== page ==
The module will explore the capacity of different literary forms, to represent, explore and address climate change and the ‘slow violence’ of the environmental crisis and examine representations of climate, biodiversity and environmental crises across a range of periods, genres, and geographies. We will compare texts by writers of different ethnicities from multiple regions. Reading these texts, we will concentrate on certain key questions, such as:

    • What capacity do literary texts have to imagine alternative futures or relations to nature?
    • How might narratives help provide a framework for how we think about real-world environmental issues?
    • How does literature represent and critique relationships between species, races, classes, and genders with the climate crises and their consequences?
    • In what way are social and environmental justice intertwined?
  • Inventing the Future

    You will explore the concepts of Future and Anticipation studies. You will do this by investigating different approaches to imagining the future as a concept in:

    • philosophy
    • literature
    • culture.

    You'll have the support to advance your debating skills. Then you'll take part in theoretical and philosophical debates while conceptualising the future.

  • Cultural Competence for the World of Work

    This module provides an introduction to organisations, their structure and culture, and the behaviour of individuals and groups within them. This module incorporates elements which will enable you to understand your personal tendencies and will significantly contribute to your further professional success.

  • Sociology of Work

    In this module, you’ll dive into the key issues of work, and its relationship with society. You’ll explore theories for understanding work, employment and the labour market. And you’ll gain valuable critical skills as you consider how to define work, and its activities. You’ll explore:

    • production, technologies and skills in the workplace
    • power and conflict in the labour market
    • the changing face of work and employment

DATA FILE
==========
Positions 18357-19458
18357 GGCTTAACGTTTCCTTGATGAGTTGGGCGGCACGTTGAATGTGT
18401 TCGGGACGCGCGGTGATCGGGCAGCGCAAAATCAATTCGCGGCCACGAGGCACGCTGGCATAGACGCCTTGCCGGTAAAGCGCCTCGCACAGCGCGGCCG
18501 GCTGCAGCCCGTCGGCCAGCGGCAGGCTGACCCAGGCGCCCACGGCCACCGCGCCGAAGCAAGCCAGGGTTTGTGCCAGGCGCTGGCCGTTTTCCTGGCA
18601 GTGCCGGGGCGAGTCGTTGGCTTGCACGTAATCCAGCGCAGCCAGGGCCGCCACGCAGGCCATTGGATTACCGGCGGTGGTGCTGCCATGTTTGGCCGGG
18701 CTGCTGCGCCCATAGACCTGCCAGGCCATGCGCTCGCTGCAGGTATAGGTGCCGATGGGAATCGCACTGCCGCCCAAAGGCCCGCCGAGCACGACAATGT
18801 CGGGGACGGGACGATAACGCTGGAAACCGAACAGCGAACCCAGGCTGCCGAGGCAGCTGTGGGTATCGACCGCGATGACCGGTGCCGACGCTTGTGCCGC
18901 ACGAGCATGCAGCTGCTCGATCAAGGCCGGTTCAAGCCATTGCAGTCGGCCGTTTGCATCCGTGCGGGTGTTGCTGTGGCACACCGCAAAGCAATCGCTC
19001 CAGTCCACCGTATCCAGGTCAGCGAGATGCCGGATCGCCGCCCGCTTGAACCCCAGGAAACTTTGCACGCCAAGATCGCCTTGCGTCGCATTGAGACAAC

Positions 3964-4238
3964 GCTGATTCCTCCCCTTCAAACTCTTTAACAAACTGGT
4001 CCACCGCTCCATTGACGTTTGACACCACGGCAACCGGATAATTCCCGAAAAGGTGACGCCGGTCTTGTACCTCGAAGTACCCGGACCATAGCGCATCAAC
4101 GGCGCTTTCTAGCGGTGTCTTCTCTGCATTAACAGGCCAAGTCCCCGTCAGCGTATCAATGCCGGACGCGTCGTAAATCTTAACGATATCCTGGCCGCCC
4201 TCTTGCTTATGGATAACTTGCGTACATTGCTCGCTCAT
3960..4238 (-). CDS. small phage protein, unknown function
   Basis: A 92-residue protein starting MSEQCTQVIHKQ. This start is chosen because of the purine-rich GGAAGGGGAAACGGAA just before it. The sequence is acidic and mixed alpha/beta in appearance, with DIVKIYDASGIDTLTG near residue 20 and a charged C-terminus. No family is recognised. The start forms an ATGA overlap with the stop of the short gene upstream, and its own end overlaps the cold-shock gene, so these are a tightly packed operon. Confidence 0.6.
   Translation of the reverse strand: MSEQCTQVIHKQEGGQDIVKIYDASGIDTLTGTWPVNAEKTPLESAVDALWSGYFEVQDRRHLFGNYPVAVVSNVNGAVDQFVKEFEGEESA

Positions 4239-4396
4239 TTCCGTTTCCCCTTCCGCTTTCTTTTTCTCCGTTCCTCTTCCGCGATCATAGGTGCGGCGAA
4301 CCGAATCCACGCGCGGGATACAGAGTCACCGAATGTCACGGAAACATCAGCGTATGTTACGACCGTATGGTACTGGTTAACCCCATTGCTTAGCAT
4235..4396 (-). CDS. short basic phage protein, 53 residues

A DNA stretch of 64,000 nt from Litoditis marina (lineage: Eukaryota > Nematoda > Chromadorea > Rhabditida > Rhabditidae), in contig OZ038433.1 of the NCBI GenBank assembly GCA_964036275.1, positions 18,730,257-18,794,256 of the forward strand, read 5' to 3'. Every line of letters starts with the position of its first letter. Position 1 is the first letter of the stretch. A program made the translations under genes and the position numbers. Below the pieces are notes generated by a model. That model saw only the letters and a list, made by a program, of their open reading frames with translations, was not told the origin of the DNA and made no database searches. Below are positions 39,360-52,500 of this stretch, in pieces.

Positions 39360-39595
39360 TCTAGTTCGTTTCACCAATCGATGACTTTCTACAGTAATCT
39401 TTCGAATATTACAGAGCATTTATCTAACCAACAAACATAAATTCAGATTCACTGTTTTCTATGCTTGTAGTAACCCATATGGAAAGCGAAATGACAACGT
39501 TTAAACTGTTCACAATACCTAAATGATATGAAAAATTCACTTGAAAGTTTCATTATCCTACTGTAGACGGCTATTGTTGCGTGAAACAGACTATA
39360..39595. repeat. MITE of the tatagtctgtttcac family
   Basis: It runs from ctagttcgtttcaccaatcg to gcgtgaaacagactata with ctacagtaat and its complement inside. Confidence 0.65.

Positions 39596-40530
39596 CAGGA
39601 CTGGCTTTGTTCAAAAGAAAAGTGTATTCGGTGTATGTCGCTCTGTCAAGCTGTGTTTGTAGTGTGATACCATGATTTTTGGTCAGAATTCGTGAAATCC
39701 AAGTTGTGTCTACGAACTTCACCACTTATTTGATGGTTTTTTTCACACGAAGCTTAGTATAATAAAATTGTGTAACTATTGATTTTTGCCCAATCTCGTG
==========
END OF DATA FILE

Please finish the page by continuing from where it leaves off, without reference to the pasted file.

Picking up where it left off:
• social inequality, such as gender, ethnicity and social class.

    You also examine different types of work, and how they impact the lives of individuals.

Optional modules

Creative Writing 2: Exploring Genre, Form and Style

In this module, you’ll develop your talent and range as a creative writer. You’ll build on the skills you gained in your Creative Writing (Introduction) module in Year 1. You’ll experiment with a number of forms and prose styles, including:

  • crime writing

  • travel writing

  • science fiction

You'll also explore techniques of writing poetry through forms such as the sonnet. You’ll increase your creativity, and reflect on your creative choices, as you critically examine what you and your fellow students write.

Independent Study Module 1

This module provides you with the opportunity to explore a specific academic topic to greater depth or breadth. You’ll undertake a literary review on an agreed topic, adopting an interdisciplinary approach using at least two disciplines. This is a great opportunity to delve into the subject area that you’re most passionate about as you'll have the freedom to investigate any aspect of your agreed topic.


The Making of Modern Britain: Culture, Community and Family in Britain 1660-1918

How have families interacted over time? And how have they related to their communities? And governments?

In this module, you'll explore the social and cultural history of the family. You'll consider how gender, class, age and sexuality have affected our home lives. You'll look at what has made up a family over the years. You'll unpick how they marked births, marriage and deaths. And you'll discover how families coped with people who didn't fit with their norms. 

You'll delve into:

  • Making marriages
  • Family rituals and material culture
  • Sex and family planning
  • Divorce, bigamy and illegitimacy
  • Family secrets and shame.

Students must study one module option related to The Making of Modern Britain.

This module option is subject to availability in any given academic year.


The Making of Modern Britain: Politics, Society and Culture in Modern Britain, c. 1815-1997

How has British politics changed since the end of the Napoleonic Wars? How has industrialisation, immigration and the growth of cities changed our lives? And how are views on gender, race and citizenship changing? In this module, you'll explore:

  • changing party politics - and the rise of the Labour Party
  • ideas on empire, citizenship and 'the nation' 
  • the changing role of women in British society
  • the emergence of Scottish, Welsh and Irish nationalism
  • sport, leisure and what we do in our spare time.

This module option is subject to availability in any given academic year.




Language and Reality